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confusion - Dhamma Wheel

confusion

A forum for beginners and members of other Buddhist traditions to ask questions about Theravāda (The Way of the Elders). Responses require moderator approval before they are visible.
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Hunter
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confusion

Postby Hunter » Wed Jun 23, 2010 8:59 pm

I am confused on the subject of Saṅkhāra. I dont understand what a volitional formation is. I know that volition is like will or decision making. But what is a Volitional, Mental, or Compositional Formation?
the Buddha said :

"Intention, monks, is karma, I say. Having willed, one acts through body, speech and mind."

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mikenz66
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Location: New Zealand

Re: confusion

Postby mikenz66 » Wed Jun 23, 2010 9:06 pm


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Hunter
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Re: confusion

Postby Hunter » Wed Jun 23, 2010 9:43 pm

Im sorry but I am still confused. What I want to know, and this may help, is what is Sankhara Khandha.
the Buddha said :

"Intention, monks, is karma, I say. Having willed, one acts through body, speech and mind."

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bodom
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Location: San Antonio, Texas

Re: confusion

Postby bodom » Wed Jun 23, 2010 9:47 pm

Anicca Vata Sankhara by Bhikkhu Bodhi
http://www.accesstoinsight.org/lib/auth ... ay_43.html

:anjali:
To study is to know the texts,
To practice is to know your defilements,
To attain the goal is to know and let go.

- Ajahn Lee Dhammadharo


With mindfulness immersed in the body
well established, restrained
with regard to the six media of contact,
always centered, the monk
can know Unbinding for himself.

- Ud 3.5


https://www.dhammatalks.org/index.html
http://www.ajahnchah.org/

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bodom
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Location: San Antonio, Texas

Re: confusion

Postby bodom » Wed Jun 23, 2010 9:58 pm

To study is to know the texts,
To practice is to know your defilements,
To attain the goal is to know and let go.

- Ajahn Lee Dhammadharo


With mindfulness immersed in the body
well established, restrained
with regard to the six media of contact,
always centered, the monk
can know Unbinding for himself.

- Ud 3.5


https://www.dhammatalks.org/index.html
http://www.ajahnchah.org/

User avatar
Hunter
Posts: 32
Joined: Sat Jan 16, 2010 5:16 pm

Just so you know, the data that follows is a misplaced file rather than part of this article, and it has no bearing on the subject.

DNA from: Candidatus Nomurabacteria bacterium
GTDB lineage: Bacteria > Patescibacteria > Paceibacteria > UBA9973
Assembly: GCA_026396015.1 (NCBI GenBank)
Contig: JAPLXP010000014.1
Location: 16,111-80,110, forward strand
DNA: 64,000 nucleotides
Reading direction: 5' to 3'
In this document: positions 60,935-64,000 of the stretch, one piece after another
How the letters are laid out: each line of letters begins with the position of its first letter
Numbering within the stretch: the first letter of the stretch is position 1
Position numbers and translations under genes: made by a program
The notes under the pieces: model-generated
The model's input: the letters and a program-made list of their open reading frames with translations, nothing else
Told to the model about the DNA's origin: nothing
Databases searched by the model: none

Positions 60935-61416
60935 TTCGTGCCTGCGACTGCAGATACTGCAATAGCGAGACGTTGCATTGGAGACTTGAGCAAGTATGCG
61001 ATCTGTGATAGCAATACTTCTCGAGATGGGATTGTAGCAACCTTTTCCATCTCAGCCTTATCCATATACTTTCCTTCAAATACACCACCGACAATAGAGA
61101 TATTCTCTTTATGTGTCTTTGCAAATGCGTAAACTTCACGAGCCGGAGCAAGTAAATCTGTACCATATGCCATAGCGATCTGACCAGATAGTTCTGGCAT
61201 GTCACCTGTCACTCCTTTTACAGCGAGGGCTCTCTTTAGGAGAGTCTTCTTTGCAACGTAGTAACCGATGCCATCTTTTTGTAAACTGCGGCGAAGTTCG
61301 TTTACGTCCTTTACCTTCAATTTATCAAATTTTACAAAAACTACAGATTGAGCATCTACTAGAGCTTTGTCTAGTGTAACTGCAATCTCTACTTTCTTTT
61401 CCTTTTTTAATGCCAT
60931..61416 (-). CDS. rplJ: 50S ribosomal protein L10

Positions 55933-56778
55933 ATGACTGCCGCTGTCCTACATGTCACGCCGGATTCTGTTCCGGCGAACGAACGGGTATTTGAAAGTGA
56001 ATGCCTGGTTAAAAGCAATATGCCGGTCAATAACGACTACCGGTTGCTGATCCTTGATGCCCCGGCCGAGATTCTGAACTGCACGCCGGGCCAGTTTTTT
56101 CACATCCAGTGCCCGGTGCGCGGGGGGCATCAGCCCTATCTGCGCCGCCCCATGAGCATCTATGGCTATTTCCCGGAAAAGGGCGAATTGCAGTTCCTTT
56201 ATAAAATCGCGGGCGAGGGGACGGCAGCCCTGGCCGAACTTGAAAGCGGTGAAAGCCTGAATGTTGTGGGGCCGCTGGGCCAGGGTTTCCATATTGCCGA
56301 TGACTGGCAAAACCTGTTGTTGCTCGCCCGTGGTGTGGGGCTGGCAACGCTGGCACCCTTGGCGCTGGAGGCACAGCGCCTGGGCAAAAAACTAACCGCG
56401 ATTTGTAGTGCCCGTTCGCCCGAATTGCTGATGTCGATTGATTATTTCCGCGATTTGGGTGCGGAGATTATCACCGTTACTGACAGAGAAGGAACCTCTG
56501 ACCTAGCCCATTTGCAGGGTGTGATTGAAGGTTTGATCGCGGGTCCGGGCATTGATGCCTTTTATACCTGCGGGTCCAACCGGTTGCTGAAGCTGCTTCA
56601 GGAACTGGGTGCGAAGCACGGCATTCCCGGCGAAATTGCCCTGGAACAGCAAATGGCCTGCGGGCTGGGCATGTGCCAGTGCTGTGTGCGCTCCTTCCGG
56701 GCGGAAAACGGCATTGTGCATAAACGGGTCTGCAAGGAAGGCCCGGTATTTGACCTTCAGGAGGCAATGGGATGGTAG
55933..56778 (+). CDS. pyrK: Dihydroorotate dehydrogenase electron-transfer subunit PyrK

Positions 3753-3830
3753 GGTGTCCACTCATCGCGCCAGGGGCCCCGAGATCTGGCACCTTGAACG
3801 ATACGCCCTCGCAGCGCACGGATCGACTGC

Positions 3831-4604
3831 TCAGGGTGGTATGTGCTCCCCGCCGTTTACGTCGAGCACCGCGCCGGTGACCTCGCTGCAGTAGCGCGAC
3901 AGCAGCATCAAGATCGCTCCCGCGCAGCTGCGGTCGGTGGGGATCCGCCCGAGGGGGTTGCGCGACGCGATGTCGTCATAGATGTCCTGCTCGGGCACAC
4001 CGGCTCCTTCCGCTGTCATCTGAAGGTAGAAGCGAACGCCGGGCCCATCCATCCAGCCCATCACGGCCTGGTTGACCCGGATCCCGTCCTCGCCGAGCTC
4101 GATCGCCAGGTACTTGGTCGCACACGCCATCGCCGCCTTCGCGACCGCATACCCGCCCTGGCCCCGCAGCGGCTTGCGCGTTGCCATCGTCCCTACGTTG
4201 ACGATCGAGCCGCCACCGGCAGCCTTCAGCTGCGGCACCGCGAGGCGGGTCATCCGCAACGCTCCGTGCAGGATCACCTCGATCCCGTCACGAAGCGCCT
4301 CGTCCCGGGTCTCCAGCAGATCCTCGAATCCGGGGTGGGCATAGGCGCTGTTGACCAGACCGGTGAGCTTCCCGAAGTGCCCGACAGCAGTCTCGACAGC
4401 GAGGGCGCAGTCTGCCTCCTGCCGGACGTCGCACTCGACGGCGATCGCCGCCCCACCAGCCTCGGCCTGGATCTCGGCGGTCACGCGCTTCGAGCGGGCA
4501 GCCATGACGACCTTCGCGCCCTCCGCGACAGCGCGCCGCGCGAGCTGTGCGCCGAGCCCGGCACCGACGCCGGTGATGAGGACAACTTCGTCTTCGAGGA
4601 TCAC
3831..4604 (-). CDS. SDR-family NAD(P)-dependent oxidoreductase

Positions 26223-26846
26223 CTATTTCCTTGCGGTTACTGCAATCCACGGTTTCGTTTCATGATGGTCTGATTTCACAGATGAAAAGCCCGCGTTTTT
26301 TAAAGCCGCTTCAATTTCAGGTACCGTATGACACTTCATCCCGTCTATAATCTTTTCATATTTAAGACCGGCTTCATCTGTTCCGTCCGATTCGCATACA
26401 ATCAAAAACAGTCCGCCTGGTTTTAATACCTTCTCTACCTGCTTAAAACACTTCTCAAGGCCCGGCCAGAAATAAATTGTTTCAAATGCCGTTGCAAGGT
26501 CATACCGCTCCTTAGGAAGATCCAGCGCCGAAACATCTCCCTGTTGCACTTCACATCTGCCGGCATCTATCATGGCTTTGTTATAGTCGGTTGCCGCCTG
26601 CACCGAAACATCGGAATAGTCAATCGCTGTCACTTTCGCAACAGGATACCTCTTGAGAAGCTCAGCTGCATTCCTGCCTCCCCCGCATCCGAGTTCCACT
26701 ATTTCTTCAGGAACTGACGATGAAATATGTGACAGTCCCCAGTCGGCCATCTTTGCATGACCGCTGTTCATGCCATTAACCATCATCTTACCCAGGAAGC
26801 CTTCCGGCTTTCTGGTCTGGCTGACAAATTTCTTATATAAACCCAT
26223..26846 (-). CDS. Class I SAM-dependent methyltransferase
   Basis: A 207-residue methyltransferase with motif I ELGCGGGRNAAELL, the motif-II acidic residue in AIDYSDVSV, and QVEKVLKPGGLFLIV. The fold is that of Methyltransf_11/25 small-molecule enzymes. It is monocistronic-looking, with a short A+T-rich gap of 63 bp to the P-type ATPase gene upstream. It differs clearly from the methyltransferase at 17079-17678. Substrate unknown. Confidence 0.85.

Re: confusion

Postby Hunter » Wed Jun 23, 2010 10:06 pm

Thanks you very much Bodom!
the Buddha said :

"Intention, monks, is karma, I say. Having willed, one acts through body, speech and mind."

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O'seeker
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Location: USA

Re: confusion

Postby O'seeker » Thu Sep 02, 2010 4:25 pm

Will someone please give a dumbed-down example of a volitional formation and how it relates to the banana tree trunk as one of the aggregates?

From my understanding, it is one's MENTAL ambition to DO something and needing to realize that it is meaningless/empty/impermanent, correct?

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beeblebrox
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Re: confusion

Postby beeblebrox » Thu Sep 02, 2010 5:44 pm


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Vepacitta
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Re: confusion

Postby Vepacitta » Thu Sep 02, 2010 11:02 pm

And to put an even simpler spin on it - sankharas can also be translated as mental formations or fabrications. Discursive thought for example, is a sankhara. Mental images - day dreaming - are sankharas. Naming - 'tree' 'ball' 'see dick and jane and spot run' - form of sankaras. I was reading some of Ven. Bodhi's notes in the Samyutta Nikaya about sankharas and he mentions that volition is a part of sankhara - and its usual translation - but it's not the entire deal. Sankharas are the other 'mental actions' that are apart from feeling, perception and consciousness.

You could look at it that the khanda of sankharas is comprised of various khandas of mental action.

Hope this helped a tad,

V.
I'm your friendly, neighbourhood Asura

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Tex
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Location: Austin, TX, USA

Re: confusion

Postby Tex » Fri Sep 03, 2010 5:11 pm

This might be the thread Mike was referring to:

viewtopic.php?f=13&t=4739
"To reach beyond fear and danger we must sharpen and widen our vision. We have to pierce through the deceptions that lull us into a comfortable complacency, to take a straight look down into the depths of our existence, without turning away uneasily or running after distractions." -- Bhikkhu Bodhi

"No man ever steps in the same river twice, for it's not the same river and he's not the same man." -- Heraclitus


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